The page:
Wednesday, July 13, 2016

Global Disaster Watch - daily natural disaster updates.

**Grief undermines the quiet agreement to behave and be in control of our emotions. It is an act of protest that declares our refusal to live numb and small. Contrary to our fears, grief is suffused with life force. Grief is alive, wild, untamed and cannot be domesticated. It is truly an emotion that rises from the soul.**
– Francis Weller

LARGEST QUAKES so far today, 6.0 or larger -

Recent 6.0 and larger quakes -
6/26/16 - 6.4 KYRGYZSTAN
6/21/16 - 6.3 NEW IRELAND REGION, P.N.G.

A strong 6.3 magnitude earthquake struck New Zealand's Kermadec Islands in the South Pacific late Wednesday. The quake's epicenter was 201 kilometers (124 miles) north east of Raoul Island - the largest and northernmost of the main Kermadec Islands, striking 12 kilometers below the surface. There were no reports of casualties or damage and no tsunami warning was issued.

Indonesia - One dies in 5.4-magnitude quake. A farmer in Kamang Mudiak village, Kamang Magek district, Agam regency, West Sumatra, was killed when a 5.4-magnitude earthquake rocked the northern part of the province on Sunday afternoon. “The victim was mowing grass for his cattle on a hill of a former limestone quarry when a boulder fell on him during the quake. He was then rushed to the hospital and eventually died there.” The quake, measuring 5.4 on the Richter scale, occurred on Sunday at 4:31 p.m. The quake’s epicenter was on the Semangka fault at a depth of 10-kilometers and 14-km from Bonjol, and 48-km north of Bukittinggi. The quake was strong enough to be felt in Bukittinggi, but there were no reports of casualties or damage to buildings.


* In the Eastern Pacific -
- Tropical Storm Celia is located about 1555 mi (2500 km) W of the southern tip of Baja California. Weakening, there are no watches or warnings in effect.

- Hurricane Darby becomes the third hurricane of the east Pacific season, located about 570 mi (920 km) SSW of the southern tip of Baja California. No watches or warnings in effect, but there is still a chance that a weakened Celia or its remnants could pass just north of the Hawaiian Islands early next week, bringing some high surf and a chance of squalls, but it is too soon to assign any confidence to this possibility.


The U.S. Summer is Off to a Record-Hot Start - Last month was the warmest June in 122 years of U.S. recordkeeping, beating out June 1933. Each of the 48 contiguous states came in above its average temperature for June, with Arizona and Utah setting all-time June records for heat. Thirteen other states had a top-ten-warmest June, stretching across the nation from California to Florida.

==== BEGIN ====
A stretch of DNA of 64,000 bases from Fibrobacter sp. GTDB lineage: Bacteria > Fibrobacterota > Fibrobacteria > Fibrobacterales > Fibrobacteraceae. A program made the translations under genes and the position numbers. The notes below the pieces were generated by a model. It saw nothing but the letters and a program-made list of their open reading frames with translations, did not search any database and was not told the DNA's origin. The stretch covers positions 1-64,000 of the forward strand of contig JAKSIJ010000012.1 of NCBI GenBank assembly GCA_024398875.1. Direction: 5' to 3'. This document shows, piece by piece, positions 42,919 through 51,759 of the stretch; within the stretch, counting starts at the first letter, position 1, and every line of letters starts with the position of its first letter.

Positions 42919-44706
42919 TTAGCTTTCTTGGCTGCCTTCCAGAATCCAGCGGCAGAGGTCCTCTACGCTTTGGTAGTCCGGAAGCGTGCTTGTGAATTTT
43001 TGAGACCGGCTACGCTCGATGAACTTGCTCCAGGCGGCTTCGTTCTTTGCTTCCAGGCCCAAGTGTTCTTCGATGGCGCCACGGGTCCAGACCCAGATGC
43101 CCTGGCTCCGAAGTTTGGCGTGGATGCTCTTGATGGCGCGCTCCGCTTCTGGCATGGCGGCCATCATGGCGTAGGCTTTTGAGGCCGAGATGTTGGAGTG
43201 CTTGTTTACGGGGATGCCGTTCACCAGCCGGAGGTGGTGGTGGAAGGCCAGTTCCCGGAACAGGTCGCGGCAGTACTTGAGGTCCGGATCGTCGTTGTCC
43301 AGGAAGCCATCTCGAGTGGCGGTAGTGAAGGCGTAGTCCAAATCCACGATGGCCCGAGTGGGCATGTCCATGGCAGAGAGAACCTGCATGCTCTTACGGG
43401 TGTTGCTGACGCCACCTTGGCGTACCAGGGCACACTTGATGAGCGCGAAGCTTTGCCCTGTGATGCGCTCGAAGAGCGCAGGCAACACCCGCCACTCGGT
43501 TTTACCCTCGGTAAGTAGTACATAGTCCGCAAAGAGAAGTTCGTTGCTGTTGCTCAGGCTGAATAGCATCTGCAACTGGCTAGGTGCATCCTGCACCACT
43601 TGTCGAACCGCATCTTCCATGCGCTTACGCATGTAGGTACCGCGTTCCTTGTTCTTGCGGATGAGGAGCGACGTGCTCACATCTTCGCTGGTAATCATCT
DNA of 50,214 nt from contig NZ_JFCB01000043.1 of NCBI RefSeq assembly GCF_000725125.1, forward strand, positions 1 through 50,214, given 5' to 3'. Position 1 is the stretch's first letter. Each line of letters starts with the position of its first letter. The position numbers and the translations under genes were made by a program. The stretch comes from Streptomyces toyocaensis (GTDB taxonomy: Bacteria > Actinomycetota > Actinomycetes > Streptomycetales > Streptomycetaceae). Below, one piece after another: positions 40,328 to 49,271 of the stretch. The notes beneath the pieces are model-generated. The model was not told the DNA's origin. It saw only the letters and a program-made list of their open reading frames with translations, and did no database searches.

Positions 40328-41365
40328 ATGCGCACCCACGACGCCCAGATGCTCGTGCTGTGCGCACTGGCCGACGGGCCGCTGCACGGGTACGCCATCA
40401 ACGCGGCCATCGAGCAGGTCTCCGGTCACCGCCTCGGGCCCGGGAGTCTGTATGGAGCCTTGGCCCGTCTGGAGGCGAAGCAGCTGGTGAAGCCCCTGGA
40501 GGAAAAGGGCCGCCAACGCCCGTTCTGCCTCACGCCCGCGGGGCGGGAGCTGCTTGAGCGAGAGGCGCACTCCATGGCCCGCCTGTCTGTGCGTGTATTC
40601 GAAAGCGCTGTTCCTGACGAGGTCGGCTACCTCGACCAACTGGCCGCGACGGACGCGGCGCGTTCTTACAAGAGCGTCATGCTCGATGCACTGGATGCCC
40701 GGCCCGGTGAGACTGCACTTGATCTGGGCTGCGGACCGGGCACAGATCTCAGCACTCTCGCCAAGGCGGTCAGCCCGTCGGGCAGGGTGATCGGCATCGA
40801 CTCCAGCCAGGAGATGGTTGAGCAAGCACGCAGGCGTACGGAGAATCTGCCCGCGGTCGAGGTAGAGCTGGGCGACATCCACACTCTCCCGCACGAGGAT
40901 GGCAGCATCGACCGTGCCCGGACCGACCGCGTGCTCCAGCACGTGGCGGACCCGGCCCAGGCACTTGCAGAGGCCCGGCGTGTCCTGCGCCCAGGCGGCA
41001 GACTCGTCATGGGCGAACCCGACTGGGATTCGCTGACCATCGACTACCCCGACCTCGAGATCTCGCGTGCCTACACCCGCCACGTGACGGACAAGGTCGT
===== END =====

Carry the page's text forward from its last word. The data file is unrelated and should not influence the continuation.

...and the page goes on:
Could this end up as the hottest summer in U.S. history? The contiguous United States has seen six of its ten warmest summers on record in just the last 15 years. On that basis alone, 2016 has a reasonable shot at becoming our hottest summer yet, especially with the head start provided by a record-warm June. On the other hand, there is plenty of inherent variability from week to week and month to month, even in weather that’s averaged across the country.
Models suggest that temperatures may challenge the 100°F mark as far north as the Dakotas by later next week, with 90s enveloping most of the nation east of the Rockies for what could be an extended period. The 8-14 day outlook from the NWS Weather Prediction Center shows high odds for above-average temperatures over the entire contiguous U.S. except for the Pacific Northwest, with odds favoring below-average precipitation for most of the Plains and mid-South.
If the heat manifests as expected, it may be enough to counterbalance the northern mildness so far in July and keep 2016 in the running for warmest U.S. summer on record, particularly if August stays on the hot side.


A gene related to Alzheimer's disease may start to show effects on brain structure and mental sharpness as early as preschool , a new study suggests. Researchers have long known that a gene called APOE is related to the risk of developing Alzheimer's disease. People who carry a variant of the gene known as e4 have a higher-than-average risk. The new study confirms what smaller studies have hinted: The gene's effects may be apparent even in early childhood. Brain scans revealed that young children with the e4 variant typically showed slower development in certain brain areas. These are the same brain regions that often atrophy in people with Alzheimer's disease.

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